Propaganda websites have mushroomed in the past year in Bulgaria, Source: Depositphotos

The “mushroom” effect: How Russian propaganda proliferates in Bulgaria

The “mushroom” effect: How Russian propaganda proliferates in Bulgaria

Sharing of misleading and false info content increasingly relies on bots and paid users

The Human and Social Studies Foundation, based in Sofia (Bulgaria) presented a report from a study that it had conducted last year, which showed the extent and methodology of pro-Russian propaganda in the Bulgarian context.

The report was presented at an event called “War PR through the eyes of the experts” held yesterday, 19 June, in the Bulgarian capital.

The analysis showed that some 370 websites had sprung up in the past year, mainly with the aim of spreading Russian and pro-Russian propaganda points and narratives among the Bulgarian public. There were two bursts in the surge of these kinds of narratives and media in the digital space of the Balkan country. One coincided, and in fact, was the result of the start of the invasion of Ukraine, and the other was at the end of 2022 and the beginning of 2023.

All in all, the amount of misleading narratives and media posts increased 20 times when compared to 2021! This sudden surge was likened to the phenomenon of mushroom proliferation after rain, which is why the researchers dubbed these websites – “mushroom websites”.

Facebook in Bulgaria is a fertile ground for the spread of disinfo

Facebook is the most used social media channel among Bulgarian, by far, which has also made it a popular field for the exploitation and testing of various propagandistic methods.

At the start of 2022, top site rankings include aggregators and real media. At the end of the year, media sites fell out of the top ten, meaning that in 2022, machine distribution prevailed.

At the beginning of the year, a small network of aggregators was formed, which reinforced the Russian point of view. By the end of the year, it was transformed into a powerful machine of mushroom sites, which increased the dissemination of each message by about 400 times. The sites from the machine probably work through the Share4Pay platform – it pays users to share on social networks ready-made information,” the authors of the study say.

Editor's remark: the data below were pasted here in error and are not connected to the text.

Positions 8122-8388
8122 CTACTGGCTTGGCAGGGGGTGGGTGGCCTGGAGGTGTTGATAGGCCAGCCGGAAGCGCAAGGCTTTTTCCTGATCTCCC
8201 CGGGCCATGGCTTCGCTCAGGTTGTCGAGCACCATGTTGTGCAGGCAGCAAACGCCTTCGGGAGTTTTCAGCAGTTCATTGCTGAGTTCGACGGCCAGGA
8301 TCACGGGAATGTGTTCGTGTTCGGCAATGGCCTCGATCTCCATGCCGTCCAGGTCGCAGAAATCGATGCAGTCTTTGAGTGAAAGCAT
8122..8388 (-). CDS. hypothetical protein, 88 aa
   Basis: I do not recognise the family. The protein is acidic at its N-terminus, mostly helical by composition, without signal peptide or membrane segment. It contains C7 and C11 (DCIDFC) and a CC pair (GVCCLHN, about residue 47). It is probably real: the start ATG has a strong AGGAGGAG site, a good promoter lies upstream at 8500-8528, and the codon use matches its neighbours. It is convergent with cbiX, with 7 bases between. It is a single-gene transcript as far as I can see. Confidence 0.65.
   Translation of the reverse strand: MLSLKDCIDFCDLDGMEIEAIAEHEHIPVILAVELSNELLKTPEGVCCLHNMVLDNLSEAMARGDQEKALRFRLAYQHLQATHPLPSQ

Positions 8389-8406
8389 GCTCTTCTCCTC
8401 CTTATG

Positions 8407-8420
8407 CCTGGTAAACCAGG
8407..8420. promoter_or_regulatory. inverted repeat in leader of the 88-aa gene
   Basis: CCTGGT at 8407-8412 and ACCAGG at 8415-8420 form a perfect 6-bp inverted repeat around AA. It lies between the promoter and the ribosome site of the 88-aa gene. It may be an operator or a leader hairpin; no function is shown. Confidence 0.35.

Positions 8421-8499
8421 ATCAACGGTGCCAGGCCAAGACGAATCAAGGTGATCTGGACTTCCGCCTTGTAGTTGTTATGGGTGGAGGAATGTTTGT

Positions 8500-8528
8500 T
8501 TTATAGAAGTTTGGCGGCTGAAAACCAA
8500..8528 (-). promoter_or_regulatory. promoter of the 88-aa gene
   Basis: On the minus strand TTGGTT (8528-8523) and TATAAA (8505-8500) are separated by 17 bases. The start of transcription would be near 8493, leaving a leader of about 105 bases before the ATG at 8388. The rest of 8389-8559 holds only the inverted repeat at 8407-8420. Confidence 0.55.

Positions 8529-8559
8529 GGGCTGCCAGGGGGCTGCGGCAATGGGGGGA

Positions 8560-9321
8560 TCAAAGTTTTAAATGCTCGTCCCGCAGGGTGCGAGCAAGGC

The researchers also report exceptionally high activity on Facebook throughout 2022. The study counted 25,692 posts in groups and 19,987 in pages, with posts gathering more than 7.6 million interactions.

What’s notable is that propaganda messages thrive better in pages and groups, whose original purpose is not stated as informative or political, but rather as commercial or entertainment.

As for the themes of the different narratives, the fact that the Russian army has stumbled and has been bogged down in Ukraine is impossible to hide even to a pro-Russian public, so the narrative has started to shift towards representing Moscow as a victim of the West. In that vein, this strikes a chord with disenfranchised and marginalized social groups in Bulgaria, who else respond well to a message that Bulgaria is also a victim or a colony of the EU, NATO or USA.

The efficacy and vitality of propaganda seem to stem from such ability to always find tangential and associative emotional connections even when the hard facts on the ground aren’t favourable to supporting a certain point.



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